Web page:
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Fri 16 Dec 2016 12:40 AM

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Dubai set to build science-based entertainment centre

Dubai Municipality announces plan for the Thuraya Astronomical Centre; to include telescope and space gallery

Dubai set to build science-based entertainment centre

Dubai is to build an AED20 million first-of-its-kind scientific entertainment and tourism centre at Mushrif Park, as the emirate aims to become the Middle East's space pioneer.

A project of Dubai Municipality, the Thuraya Astronomical Centre will be a centre for observing various astronomical phenomena, news agency WAM reported.

The project is designed as an educational reference for students, as well as an astronomical observatory for the public and amateur astronomers, it added.

The project will consist of a main building with two floors containing a set of multi-purpose halls, open galleries and cafeteria.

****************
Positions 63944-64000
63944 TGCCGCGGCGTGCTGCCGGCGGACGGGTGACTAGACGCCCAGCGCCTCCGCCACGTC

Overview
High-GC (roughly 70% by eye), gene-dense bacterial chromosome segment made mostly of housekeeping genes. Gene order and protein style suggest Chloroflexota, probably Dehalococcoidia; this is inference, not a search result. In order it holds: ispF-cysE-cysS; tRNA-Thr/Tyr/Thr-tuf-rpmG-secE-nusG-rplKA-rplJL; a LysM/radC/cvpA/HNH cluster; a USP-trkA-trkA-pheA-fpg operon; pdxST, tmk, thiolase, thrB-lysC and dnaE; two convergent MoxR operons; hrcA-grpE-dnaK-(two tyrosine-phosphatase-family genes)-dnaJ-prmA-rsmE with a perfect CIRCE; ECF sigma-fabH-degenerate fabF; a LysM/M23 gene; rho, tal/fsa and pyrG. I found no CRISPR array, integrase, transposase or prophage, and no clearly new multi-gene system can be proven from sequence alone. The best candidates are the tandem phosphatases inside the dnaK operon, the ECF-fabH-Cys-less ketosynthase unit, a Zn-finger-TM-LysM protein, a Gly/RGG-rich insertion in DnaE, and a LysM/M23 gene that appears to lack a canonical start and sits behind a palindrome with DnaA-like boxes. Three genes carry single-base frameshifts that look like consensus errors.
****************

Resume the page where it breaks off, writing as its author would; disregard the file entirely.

The observatory, built on a land area of 29,600 square feet, also houses a telescope covered by a revolving dome, an astronomy and space gallery, which includes photos, paintings and models of the planets, the solar system and the stars, and an exhibition of scientific games.

The project comes as the UAE embarks on ambitious plans to explore outer space through the creation of the UAE Space Agency.

Last month, Dubai ruler Sheikh Mohammed bin Rashid Al Maktoum approved the final designs of the UAE's Mars Hope probe which is scheduled to reach the Red Planet in 2021.

The Hope probe is schedule to leave Earth in 2020 and aims to produce entirely new types of data that will enable scientists to build the first truly holistic models of the Martian atmosphere.

The probe will be the first to study changes in the Martian atmosphere throughout its daily and seasonal cycles.

Hope will be a compact spacecraft the size and weight of a small car. It will blast off in a launcher rocket, then detach and accelerate into deep space.

It will reach a speed of 126,000 kilometres per hour for the 600 million km journey around the sun to Mars, which will take around 200 days.

The probe will orbit the Red Planet until at least 2023, with an option to extend the mission until 2025. It will send back more than 1000 GB of data to be analysed by teams of researchers in the UAE, and shared freely with more than 200 institutions worldwide for the benefit of thousands of space specialists.

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